Funding needed for further U.S. research and development of quantum information sciences (QIS) and the computing and other advances that QIS is expected to yield, along with the pressing need to develop a highly skilled workforce to leverage those expected advances, dominated discussion today at a hearing of the Senate Energy and Natural Resources Committee examining the Department of Energy’s (DoE) efforts in the QIS field.
Prominent in the discussion of R&D funding was DoE’s announcement yesterday of $218 million in funding for 85 QIS-related research projects led by scientists at 28 institutions of higher learning and nine DoE national laboratories. The research work will cover a range of topics including hardware and software for quantum computing and the creation of new materials with quantum properties, DoE said.
Separately, the National Science Foundation (NSF) announced $31 million of funding for fundamental quantum research aimed at creating systems and proof-of-concept validations in quantum sensing communications, computing, and simulations, among other topics.
The White House has also placed a focus on advancing QIS through a new national quantum strategy released by the National Science and Technology Council Monday.
Sen. Tammy Duckworth, D-Ill., applauded the DoE and NSF funding announcements at today’s hearing. She also said DoE plans to invest another $100 million in quantum research next year, and urged the agency to expand its research funding.
“There is a clear Federal role in making these science investments,” she said, which will help to ensure U.S. competitiveness in the QIS field “while other countries like China are investing billions in research.”
“Our nation has never shied away from tackling the biggest challenges,” said Sen. Lisa Murkowski, R-Alaska, chairman of the committee, of the development of quantum information science technologies. “The potential reward is tremendous,” she added.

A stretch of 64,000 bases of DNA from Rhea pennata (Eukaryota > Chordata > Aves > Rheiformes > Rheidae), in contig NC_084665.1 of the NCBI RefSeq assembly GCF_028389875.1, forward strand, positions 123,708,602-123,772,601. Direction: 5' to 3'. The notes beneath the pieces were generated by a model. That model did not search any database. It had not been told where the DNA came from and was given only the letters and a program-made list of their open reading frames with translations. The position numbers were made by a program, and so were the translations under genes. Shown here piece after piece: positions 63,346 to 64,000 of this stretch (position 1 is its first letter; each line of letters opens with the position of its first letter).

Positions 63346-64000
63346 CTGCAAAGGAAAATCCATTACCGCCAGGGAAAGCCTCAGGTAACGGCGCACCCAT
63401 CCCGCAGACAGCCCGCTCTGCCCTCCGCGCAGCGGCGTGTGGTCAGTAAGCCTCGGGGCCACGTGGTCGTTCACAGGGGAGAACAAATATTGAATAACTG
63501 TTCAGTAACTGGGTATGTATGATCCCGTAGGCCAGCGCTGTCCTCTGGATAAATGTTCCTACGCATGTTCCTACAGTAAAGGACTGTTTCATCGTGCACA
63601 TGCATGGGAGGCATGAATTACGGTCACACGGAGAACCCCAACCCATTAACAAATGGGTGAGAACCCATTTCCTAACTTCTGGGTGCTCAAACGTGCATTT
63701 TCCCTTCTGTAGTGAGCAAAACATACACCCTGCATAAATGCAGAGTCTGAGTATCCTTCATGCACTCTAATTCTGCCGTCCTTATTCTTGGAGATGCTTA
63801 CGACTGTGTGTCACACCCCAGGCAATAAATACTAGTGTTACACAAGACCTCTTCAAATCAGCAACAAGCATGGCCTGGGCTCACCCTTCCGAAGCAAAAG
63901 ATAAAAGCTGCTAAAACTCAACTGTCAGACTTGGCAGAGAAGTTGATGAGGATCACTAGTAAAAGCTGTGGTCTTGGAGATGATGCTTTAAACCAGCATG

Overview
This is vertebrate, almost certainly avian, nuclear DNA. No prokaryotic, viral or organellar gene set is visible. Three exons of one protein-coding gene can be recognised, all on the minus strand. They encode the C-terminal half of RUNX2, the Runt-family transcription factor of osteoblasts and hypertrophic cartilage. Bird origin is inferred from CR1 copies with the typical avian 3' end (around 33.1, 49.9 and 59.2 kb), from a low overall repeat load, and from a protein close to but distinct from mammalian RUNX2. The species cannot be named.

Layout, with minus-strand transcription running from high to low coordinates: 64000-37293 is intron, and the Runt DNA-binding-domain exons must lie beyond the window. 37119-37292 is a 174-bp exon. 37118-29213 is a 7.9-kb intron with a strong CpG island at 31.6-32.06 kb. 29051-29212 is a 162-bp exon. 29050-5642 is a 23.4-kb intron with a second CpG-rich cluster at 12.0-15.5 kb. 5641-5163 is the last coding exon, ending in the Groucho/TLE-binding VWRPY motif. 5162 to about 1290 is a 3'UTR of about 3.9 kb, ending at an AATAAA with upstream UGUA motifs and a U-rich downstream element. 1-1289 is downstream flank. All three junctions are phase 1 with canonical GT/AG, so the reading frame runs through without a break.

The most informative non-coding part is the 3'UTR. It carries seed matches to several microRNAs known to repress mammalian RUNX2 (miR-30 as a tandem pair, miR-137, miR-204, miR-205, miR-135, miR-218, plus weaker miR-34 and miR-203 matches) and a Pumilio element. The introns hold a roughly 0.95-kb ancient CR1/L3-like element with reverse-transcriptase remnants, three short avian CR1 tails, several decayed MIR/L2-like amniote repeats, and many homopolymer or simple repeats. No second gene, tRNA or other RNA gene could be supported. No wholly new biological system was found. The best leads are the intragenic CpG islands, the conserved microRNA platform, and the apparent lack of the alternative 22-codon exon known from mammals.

Sen. Murkowski said she was glad to be working with members of the House Science, Space, and Technology Committee and Senate Commerce, Science, and Transportation Committee on quantum legislation. The House earlier this month approved H.R.6227, the National Quantum Initiative Act, which would coordinate a Federal program to accelerate quantum research and development “for the economic and national security” of the United States. The Senate Commerce committee approved a companion bill in August.
Paul Dabbar, DoE’s Under Secretary for Science, said at today’s hearing that the agency’s national laboratories would be a good choice to “anchor” QIS R&D efforts.
On the quantum workforce front, Todd Holmdahl, vice president-quantum at Microsoft, said workforce should be a major area of quantum-related investment along with basic research and development. There are “very few people who are ready” to work in the quantum field practically, he said. “We recommend on-the-job training for engineers in the field,” he said, adding, “Many have the foundation [in quantum] but don’t have all the skills.”
Holmdahl said Microsoft established several quantum research centers around the world after deciding “there is no way we were going to be able to get enough physicists to go” to Redmond, Wash., where the company is headquartered.
“We need to continue to work on this quantum workforce,” he said, adding his view that “the rest of the world is a little ahead” of the U.S. in building its quantum engineering workforce.
Dr. Supratik Guha, a professor at the University of Chicago and senior science advisor at the Argonne National Laboratory, said the U.S. needs more “engineers who know how to do quantum mechanics.” He added that the “U.S. is still in a leadership position in quantum information science…We need to build on this.”